• Thre are extreme preppers and fools and I think I fall in the middle. Most of the responders here are fools – I am sorry. There is some basic prepping everyone should do. Try to do without water for two days. Cut your power off for 3 days and watch your food spoil. How will you flush your toilet (I dipped water from an indoor hot tub with a coffee can when our water was cut off do to a billing screwup) Reports from hurricane Sandy said people were defecating in the halls at hotels used for emergency shelters but did not explain why – Probabaly had no water to flush. They did have video of a substation blowing up and I suspect that is why – power companies don’t stock spare substations and with the entire US helping they could not get power back on for 8 weeks in one area. No power no water in a high rise building.

    My wife liked to catch rain water for her plants so as a lark I installed a small rainwater catchment system. We live on a hill side and I put three 200 gal tanks under our back deck and installed a pump to take it up hill to the front of the house. Without power I have to carry that water up 6 feet into the house via stairs. But we have emergency drinking water by shear chance. Every drop of water in Texas is pumped using electriciy to get it to our homes. Sewage is pumped too but of course no sewage if you can’t flush.

    I have a standard septic system good for ten years without maintenance for the two of us. Less time if more people use it. Some “green” systems requre an electric pump – BAD.

    People living in high rises are screwed if there is a long blackout. About 40 years ago I arrived at our hotel in St Louis at 11pm just as the power went out for a “rolling blackout” and had the choice of waiting 2 hours or carrying two cranky kids up 11 flights with candles to light the way. We chose to carry the kids. Could not do that today.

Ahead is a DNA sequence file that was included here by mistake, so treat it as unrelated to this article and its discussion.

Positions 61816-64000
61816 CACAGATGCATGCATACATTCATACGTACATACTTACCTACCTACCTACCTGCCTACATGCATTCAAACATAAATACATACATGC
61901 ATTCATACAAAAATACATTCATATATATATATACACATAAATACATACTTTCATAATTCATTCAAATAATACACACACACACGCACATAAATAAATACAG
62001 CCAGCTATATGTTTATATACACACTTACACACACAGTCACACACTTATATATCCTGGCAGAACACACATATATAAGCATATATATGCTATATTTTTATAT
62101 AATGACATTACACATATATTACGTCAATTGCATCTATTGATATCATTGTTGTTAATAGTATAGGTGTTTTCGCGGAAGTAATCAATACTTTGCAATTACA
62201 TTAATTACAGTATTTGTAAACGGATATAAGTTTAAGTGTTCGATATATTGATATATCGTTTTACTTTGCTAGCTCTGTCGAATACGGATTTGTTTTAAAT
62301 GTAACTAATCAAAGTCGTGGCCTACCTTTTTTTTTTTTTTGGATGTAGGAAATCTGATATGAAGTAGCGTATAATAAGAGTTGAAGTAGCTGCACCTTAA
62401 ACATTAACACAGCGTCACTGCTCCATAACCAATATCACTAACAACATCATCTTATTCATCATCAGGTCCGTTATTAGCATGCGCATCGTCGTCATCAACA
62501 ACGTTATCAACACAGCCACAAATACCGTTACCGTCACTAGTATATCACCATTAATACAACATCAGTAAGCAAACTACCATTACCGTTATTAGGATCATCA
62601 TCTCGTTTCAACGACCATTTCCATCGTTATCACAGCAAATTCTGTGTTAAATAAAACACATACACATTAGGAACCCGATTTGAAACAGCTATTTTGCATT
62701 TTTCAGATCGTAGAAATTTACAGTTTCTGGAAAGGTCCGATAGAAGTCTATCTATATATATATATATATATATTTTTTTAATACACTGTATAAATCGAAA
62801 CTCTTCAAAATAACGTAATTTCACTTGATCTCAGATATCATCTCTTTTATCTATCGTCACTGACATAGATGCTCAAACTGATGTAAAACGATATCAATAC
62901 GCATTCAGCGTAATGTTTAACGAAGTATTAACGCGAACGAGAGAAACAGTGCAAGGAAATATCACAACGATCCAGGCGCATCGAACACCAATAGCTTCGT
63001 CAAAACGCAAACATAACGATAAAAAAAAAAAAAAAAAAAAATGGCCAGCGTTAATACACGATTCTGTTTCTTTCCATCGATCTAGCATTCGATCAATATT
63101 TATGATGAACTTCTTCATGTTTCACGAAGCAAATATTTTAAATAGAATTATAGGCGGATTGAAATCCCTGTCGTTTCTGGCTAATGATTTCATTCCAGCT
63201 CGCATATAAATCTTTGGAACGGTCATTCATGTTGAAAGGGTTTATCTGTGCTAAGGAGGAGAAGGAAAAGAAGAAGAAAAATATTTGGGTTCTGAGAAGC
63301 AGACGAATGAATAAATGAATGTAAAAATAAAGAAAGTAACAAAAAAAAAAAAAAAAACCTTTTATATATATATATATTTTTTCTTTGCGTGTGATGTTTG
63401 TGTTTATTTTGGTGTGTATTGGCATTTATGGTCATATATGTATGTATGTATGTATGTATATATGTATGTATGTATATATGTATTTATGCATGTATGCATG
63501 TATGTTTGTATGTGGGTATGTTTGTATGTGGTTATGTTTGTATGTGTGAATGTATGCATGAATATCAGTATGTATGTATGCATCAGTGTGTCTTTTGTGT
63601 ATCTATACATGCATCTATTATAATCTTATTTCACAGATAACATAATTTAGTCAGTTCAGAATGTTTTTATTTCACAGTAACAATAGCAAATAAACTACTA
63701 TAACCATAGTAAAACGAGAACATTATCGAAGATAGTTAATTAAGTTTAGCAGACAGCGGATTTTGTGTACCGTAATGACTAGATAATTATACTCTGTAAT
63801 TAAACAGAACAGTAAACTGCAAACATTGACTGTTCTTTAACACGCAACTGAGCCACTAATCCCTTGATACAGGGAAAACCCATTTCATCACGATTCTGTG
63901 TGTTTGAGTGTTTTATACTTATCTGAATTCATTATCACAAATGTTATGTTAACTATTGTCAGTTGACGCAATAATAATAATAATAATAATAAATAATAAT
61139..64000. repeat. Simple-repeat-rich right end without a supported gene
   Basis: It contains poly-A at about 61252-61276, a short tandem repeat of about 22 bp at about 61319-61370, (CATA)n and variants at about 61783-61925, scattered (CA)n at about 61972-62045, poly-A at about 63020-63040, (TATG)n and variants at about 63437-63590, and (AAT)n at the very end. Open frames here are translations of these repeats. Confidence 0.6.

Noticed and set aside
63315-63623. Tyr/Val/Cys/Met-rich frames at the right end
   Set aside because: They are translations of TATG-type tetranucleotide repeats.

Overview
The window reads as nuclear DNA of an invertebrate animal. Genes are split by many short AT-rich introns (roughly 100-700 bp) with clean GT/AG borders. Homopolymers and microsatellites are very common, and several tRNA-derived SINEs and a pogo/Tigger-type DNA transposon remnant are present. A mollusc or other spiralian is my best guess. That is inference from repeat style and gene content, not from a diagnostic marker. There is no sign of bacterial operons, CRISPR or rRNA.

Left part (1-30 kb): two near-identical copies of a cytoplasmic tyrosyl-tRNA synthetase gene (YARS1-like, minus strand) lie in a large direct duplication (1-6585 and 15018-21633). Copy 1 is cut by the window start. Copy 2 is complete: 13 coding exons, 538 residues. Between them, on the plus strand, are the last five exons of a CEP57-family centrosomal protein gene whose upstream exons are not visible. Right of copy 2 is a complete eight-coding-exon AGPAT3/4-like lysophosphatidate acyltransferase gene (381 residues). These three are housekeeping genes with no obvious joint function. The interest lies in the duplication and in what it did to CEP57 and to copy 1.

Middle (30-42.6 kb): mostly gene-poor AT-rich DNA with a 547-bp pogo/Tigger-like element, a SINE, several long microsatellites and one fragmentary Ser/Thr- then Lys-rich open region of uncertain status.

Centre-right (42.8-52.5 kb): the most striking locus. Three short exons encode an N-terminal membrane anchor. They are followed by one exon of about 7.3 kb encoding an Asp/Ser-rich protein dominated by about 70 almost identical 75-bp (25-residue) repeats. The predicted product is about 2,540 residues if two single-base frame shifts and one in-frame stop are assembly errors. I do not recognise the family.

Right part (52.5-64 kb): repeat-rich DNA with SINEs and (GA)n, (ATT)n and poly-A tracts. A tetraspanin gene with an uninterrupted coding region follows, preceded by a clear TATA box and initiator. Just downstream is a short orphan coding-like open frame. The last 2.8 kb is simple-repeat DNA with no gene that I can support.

The Morman Church encourages all families to store a years supply of food. This is pretty basic and not hard to do and we are aiming for that. Wish I had my grandmothers talent for gardening. I may get some chickens. Preppers? You bet.

  • Don

    I wish I had a bunker. Heck mine would be pimped out like a strip club. I’d have babes dancing on poles underground partying every weekend. The neighbors wouldn’t call the cops because of the music being too loud since I’d be underground. Lol Pretty Cool!

  • Jay

    The person who wrote the article said that they are scared of this show and the people on it? Really? I think it’s a comedy! You are a sissy!

  • Dr Dreadful

    Just because we discovered and use radio and other forms of broadcasting over the ether, that doesn’t mean that other intelligent, spacefaring life forms would do so or even see a need for such.

    If they’re at all interested in communicating over great distances, then yes, they would have to use radio – unless they discovered quantum entanglement before they discovered the electromagnetic spectrum, which would be pretty remarkable.

  • Glenn Contrarian

    Just because we discovered and use radio and other forms of broadcasting over the ether, that doesn’t mean that other intelligent, spacefaring life forms would do so or even see a need for such.

    It’s been shown in the past few years not only that many animals have more awareness than we ever gave the credit for, but even that insects can have personalities, and phytoplankton are aware enough of nearby threats to move away. The life that is around us is more aware than we know – maybe James Cameron really was on the right track with Avatar.

    That said, given that life and awareness are so persistent here, and given the many hundreds of planets that have been found thus far (even given the limits of our technology), I find it close to impossible that there isn’t other intelligent spacefaring life out there…

    …and while most will IMO be benign, some won’t be. Such is the nature of life.

  • Dr Dreadful

    There’s one problem with your hypothesis, Igor: we humans have arrived at the stage of our development where we’re capable of broadcasting signals into space for others to listen to, and doing so deliberately – and we’re still here.